Not all of the character moments work though, occasionally some conflict with how they’ve been portrayed before. One scene in particular Data is arguing with La Forge that they can’t recreate memories of an individual even though La Forge is convinced his ability at creating personalities in holodeck simulations. According to Data “What is created in the holodeck is not alive.” Doesn’t he remember the events in “Elementary, Dear Data” in which Moriarty, who was created in the holodeck, became self-aware? Does that not constitute a form of life by the definitions of the 24th century? Not only does his statement appear to be incorrect, it’s callous and hypocritical response from Data considering he is an artificially created life form. Maybe his assimilation among a primarily human crew has been more successful than we think.
Even though Vendetta is about a huge battle on three fronts, the characters are really at the heart of it all. David brings back a few characters form the show that we don’t get to spend a whole lot of time with. Commander Shelby returns and she’s now working as the first office of the USS Chekov under Captain Korsmo. Captain Taggert of the Repulse also returns though this time it’s Ariel Taggert, the daughter of the previous Captain Taggert, who’s taken over the command of the ship. David’s quite adept that writing these characters despite their shot appearances on screen and he also has a good time creating some pretty interesting, albeit tragic, characters with Delcara and Reannon Bonaventure.
Delcara, the woman Picard first met while studying at the Academy, is a thematic stand-in for Dulcinea, the ideal woman as depicted in Don Quixote. With their initial encounter shrouded in mystery, Picard builds her up to be the idea woman and she becomes the representation of the unknown, the undiscovered which fuelled Picard’s life to a career of space exploration and discovery. As he puts it:
“She was . . .” He paused, trying to find words. “She was a concept. A symbol. The idea of her came to mean more to me than the actuality of her. What she represented was so pure, but the reality was far from that. In the end I tried to make her into what I envisioned her to be, and what she could never be. And yet, in a way, she is. Was. She was everything I could have asked for. Unreachable. Untouchable. Always out there, guiding me onward. I seek to touch the stars, Mr. La Forge. To brush my fingers across them, and search out the mysteries they hide. She was all of that. All of that, and more.”
Ah, as dramatic as ever, eh Picard? And as unreachable as Delcara was and will remain, it’s very unfortunate that she was a character created specifically for this novel. It strains disbelief that such an important character to Picard made her first and, very likely, her last appearance in Vendetta.
There is another Dulcinea in the story. I’m talking about Reannon Bonaventure, a woman who used to be part of the Borg Collective but was rescued by the crew of the Enterprise. During the course of the novel, Geordi La Forge develops a very strong desire to take care of Reannon and help rehabilitate her. I would say that La Forge’s behaviour is borderline obsession because it goes beyond his regularly caring nature. The rest of the crew also notice just how intense he is and question him about what his motivation is for helping Reannon. His explanation that he and Reannon are kindred spirits due to them both having a handicap isn’t very satisfying and I suspect the explanation is simply that La Forge wanted a project. He convinced himself that he could help her and he’s fixated on the idea that he can and will heal her fractured psyche. I have to say I thought Reannon’s story was interesting enough on its own without requiring the addition of whatever it was that La Forge thought was so important about helping her more than what the other characters were also doing.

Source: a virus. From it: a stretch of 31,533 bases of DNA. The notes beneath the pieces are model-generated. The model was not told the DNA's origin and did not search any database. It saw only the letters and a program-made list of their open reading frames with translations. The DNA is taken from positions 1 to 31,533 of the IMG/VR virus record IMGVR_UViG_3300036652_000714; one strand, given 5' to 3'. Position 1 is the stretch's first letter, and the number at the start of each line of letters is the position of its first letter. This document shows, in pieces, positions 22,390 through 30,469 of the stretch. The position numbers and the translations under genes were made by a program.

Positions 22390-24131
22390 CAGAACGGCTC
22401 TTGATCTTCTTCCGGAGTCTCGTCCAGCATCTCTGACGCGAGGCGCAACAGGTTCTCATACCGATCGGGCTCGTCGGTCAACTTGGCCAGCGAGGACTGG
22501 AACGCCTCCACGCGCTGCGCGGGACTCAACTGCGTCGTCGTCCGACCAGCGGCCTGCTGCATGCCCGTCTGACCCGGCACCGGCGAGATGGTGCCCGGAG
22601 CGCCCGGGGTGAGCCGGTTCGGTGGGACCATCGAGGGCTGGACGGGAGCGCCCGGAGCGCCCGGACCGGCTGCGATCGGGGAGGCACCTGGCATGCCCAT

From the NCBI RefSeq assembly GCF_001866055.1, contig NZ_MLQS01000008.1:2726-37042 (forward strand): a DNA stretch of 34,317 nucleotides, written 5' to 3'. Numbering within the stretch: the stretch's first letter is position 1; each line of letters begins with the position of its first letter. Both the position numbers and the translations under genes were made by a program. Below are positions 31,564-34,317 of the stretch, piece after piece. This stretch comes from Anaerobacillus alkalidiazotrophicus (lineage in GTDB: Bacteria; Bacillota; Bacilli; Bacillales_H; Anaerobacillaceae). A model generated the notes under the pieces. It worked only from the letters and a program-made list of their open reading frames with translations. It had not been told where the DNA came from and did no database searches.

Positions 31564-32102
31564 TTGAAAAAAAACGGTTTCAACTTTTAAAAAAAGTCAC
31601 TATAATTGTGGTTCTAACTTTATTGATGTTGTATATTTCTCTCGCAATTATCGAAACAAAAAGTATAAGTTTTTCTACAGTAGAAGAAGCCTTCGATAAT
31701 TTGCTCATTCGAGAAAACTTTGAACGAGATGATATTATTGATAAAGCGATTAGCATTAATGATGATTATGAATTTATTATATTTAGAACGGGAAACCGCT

Not everything in the book works. I kind of beat around the bush on how the big story is nice and David does a good job but it’s just not enough to make this a memorable story beyond the fact that the Borg face off against a newer, bigger and more powerful version of the planet-killer from “The Doomsday Machine”. Without the strong character work from David Vendetta would fall flat as a story. Thankfully, both elements balance each other nicely and it’s made a better book because of it. I was kind of surprised to see that David would even write a story on this scale as it seems to be outside of his comfort zone. Even with his comic works his stories tend to be focused on characters as opposed to huge blockbuster-end-of-the-world-or-universe stories. It also helped that David brought forth some interesting thematic elements to the book via the early scene in the holodeck where La Forge, Data, Guinan and Troi re-enact a famous scene of Don Quixote (the one where he attacks the windmill, mistaking it for a giant). It’s not a co-incidence that both Reannon and Delcara either physically look like Troi who played Dulcinea in the holodeck. Both those characters were clear stand-ins for Picard and La Forge’s personal Dulcinea. The final verdict is that Vendetta works. It’s has some flaws, certainly but David is taking the idea of a giant novel to heart and he add plenty of high-stakes action, character drama and thematic resonance to make it a memorable read. It’s just a shame that 400 pages seem a bit much because the novel does meander a bit in the beginning. I think I would have preferred he same story in less pages in order to increase the awesome-per-page ratio. But what can you do? You rarely get what you want when the Borg are around.